Water Damage To Hardwood Floors
Water Damage

Water Damage To Hardwood Floors

In many modern homes, carpeting has given way to hardwood flooring, which can bring about a completely different set of problems when it comes to dealing with water damage.  These floors are treated depending on a number of factors such as response time, the type of flooring involved, replacement value, type of wood used, the type of finish applied, how it was installed, and the amount of water and moisture that come into play. Clearly, this is a scenario where no two jobs are exactly alike.

As with any case of water damage, timing is everything, since flooring is at risk of permanent water damage if the water and moisture are not removed promptly and everything thoroughly dried out. Hardwood flooring can absorb moisture which may result in warping or cracking of the material over time. Restoration specialists are prepared to deal with this sort of problem.

Hardwood floors must be properly evaluated before drying, determining the species of the wood, as well as any laminate which may have been applied. Each material and combination poses its own unique challenges for proper repair and restoration. Moisture may become trapped beneath the laminate, acting as a vapor barrier. Remember that any moisture not properly treated can be enough to cause mold growth.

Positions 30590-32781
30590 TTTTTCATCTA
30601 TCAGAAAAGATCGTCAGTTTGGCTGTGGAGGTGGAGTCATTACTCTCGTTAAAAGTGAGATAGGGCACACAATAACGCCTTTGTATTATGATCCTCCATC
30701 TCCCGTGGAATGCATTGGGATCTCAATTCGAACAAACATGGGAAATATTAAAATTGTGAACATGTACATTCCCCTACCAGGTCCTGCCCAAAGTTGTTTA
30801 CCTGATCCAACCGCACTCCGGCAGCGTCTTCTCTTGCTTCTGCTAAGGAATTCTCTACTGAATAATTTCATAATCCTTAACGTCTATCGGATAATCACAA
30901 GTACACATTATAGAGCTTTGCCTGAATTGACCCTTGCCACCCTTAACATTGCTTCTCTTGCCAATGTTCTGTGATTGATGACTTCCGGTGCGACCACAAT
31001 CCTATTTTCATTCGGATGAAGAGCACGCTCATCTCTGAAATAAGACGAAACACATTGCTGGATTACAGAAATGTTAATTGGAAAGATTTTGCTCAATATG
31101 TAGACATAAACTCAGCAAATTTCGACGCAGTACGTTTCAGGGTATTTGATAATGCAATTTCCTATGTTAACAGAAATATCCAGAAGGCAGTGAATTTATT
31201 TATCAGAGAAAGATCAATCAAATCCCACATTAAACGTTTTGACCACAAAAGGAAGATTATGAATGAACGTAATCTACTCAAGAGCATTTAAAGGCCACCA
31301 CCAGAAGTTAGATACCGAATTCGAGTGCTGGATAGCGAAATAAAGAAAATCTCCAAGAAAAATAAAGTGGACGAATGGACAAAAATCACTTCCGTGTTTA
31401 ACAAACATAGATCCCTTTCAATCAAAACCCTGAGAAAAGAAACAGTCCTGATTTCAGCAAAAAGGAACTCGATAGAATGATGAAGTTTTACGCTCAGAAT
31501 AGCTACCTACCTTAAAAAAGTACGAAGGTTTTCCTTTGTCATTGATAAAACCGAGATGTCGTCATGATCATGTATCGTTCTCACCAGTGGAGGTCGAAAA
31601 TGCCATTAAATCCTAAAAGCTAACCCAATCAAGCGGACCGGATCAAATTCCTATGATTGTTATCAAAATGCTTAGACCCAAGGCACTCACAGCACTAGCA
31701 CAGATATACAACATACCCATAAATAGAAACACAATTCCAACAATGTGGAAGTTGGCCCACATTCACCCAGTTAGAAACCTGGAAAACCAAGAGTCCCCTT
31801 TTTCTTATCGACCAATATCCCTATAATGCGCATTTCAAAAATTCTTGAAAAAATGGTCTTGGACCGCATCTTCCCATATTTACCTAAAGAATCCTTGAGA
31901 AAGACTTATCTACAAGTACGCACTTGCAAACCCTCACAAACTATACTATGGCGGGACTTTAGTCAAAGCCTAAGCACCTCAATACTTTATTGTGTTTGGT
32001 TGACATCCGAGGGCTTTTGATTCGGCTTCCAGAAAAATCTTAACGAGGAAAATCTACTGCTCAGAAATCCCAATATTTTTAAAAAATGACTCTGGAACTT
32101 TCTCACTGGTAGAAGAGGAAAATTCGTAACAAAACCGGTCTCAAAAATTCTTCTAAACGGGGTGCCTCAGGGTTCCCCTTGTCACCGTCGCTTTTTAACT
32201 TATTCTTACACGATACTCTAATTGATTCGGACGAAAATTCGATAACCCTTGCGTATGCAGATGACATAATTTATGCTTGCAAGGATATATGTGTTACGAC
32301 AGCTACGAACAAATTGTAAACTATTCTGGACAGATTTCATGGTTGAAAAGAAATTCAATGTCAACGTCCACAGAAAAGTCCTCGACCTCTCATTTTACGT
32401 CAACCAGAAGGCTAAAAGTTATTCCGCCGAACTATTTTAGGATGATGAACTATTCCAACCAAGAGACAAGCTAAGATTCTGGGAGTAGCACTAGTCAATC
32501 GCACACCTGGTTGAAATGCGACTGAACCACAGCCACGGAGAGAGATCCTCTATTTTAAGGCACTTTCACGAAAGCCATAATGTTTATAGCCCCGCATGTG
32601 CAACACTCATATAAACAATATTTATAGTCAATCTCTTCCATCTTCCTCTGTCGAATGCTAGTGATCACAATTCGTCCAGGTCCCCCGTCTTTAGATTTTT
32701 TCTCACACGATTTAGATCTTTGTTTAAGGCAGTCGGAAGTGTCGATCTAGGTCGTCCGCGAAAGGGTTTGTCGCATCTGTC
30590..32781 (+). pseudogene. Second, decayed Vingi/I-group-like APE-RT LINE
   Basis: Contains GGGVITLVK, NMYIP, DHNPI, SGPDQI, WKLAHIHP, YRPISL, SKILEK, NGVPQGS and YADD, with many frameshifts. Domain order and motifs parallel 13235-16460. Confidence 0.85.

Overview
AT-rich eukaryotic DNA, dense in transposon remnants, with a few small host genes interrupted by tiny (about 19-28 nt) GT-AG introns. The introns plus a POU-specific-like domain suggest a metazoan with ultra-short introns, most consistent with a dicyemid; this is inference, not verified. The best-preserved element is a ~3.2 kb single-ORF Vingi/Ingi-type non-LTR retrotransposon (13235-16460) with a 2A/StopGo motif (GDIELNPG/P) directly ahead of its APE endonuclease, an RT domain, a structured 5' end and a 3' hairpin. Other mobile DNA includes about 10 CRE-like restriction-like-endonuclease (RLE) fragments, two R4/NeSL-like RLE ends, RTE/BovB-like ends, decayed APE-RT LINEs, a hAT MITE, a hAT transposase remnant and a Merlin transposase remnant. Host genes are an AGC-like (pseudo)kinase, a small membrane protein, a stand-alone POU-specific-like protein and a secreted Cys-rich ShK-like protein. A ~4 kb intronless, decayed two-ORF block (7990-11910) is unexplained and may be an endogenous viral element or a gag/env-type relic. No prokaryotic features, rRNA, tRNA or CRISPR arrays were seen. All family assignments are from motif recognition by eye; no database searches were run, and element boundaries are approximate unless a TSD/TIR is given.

Installation procedures may also be affected, with water causing nails to lift up and adhesives to become loose. Floating floors may not be real wood, but rather a fully laminated product.

Effective drying of hardwood takes time, as much as 7 – 10 days. This allows the floor to release enough water to halt the forced drying process and allow air circulation to take care of the rest.  Moisture content should be reduced to within 4% of the floor’s dry standard.  After that, nature can remove the remaining water over the coming weeks or months.

Even after drying, the floor’s finish may have been affected, and will in many cases have to be removed to allow all of the moisture to be treated.  Warping and cracking may also occur, requiring specialized treatment if the floor is to be salvaged. After complete drying, the floor may be refinished.

Obviously, the repair and restoration of hardwood floors is a complex job, and not one that should be undertaken by the average homeowner. A water restoration professional has the training, experience, procedures, and tools to handle even the largest cases of hardwood floor water damage.  Don’t entrust your home to anyone but the most qualified restoration experts.

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